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Belnemus

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Between 1783 and 1799; 20th-century porch. 4950 Anderson Hwy.
  • (Virginia Department of Historic Resources)
  • (Photograph by Mark Mones)
  • (Photograph by Mark Mones)

Derived from the 1755 London publication Select Architecture by Robert Morris, Belnemus, built for James Clarke, is an early and striking example of the three-part house popular in Virginia during the late eighteenth and early nineteenth centuries. This frame house has an unusual hipped roof and finial on its central block and gabled roofs on the wings. The porch dates from the early twentieth century. Semi-interior brick chimneys serve the three-bay central block and the one-bay wings. The plan is unusual with a single room in each of the three sections. Many of the early outbuildings have survived, including a rare example of a mid-nineteenth-century barn for air-curing tobacco. In the 1930s, the WPA reported that the plantation had fifteen large tobacco houses with steep-pitched roofs.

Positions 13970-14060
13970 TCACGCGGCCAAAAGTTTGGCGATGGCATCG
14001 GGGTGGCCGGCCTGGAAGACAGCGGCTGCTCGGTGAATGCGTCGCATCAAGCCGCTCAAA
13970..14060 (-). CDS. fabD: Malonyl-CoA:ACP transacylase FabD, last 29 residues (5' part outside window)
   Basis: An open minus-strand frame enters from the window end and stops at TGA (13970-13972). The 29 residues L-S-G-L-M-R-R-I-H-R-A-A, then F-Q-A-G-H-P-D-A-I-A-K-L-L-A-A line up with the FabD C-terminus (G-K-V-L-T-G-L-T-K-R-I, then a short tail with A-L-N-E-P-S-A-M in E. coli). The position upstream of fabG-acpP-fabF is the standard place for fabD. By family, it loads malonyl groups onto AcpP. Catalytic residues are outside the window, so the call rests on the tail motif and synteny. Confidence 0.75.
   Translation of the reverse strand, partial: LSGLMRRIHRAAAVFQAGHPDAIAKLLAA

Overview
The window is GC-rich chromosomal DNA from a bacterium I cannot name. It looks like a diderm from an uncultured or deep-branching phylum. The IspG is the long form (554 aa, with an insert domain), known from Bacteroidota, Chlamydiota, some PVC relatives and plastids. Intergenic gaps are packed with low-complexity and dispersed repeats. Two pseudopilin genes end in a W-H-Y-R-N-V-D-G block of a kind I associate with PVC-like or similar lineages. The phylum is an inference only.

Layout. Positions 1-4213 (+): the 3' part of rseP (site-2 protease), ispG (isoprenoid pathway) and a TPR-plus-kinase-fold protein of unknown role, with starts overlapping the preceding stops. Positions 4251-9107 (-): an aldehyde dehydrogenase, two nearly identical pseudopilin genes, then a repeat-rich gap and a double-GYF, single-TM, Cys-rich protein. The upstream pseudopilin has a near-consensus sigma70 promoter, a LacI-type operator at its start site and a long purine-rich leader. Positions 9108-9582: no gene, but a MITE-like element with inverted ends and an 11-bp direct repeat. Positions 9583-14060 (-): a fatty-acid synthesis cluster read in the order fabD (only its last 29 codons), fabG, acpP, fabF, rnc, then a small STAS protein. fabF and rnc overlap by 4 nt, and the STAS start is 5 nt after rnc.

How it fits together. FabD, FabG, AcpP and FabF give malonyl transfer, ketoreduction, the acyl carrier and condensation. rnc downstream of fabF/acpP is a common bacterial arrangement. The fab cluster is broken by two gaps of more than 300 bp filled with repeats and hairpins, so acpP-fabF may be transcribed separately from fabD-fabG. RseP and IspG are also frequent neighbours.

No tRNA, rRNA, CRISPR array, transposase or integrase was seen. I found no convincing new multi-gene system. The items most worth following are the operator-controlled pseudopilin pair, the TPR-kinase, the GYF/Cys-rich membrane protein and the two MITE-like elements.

Writing Credits

Author: 
Anne Carter Lee
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Citation

Anne Carter Lee, "Belnemus", [Powhatan, Virginia], SAH Archipedia, eds. Gabrielle Esperdy and Karen Kingsley, Charlottesville: UVaP, 2012—, http://sah-archipedia.org/buildings/VA-02-PO7.

Print Source

Cover: Buildings of Virginia vol 2

Buildings of Virginia: Valley, Piedmont, Southside, and Southwest, Anne Carter Lee and contributors. Charlottesville: University of Virginia Press, 2015, 281-281.

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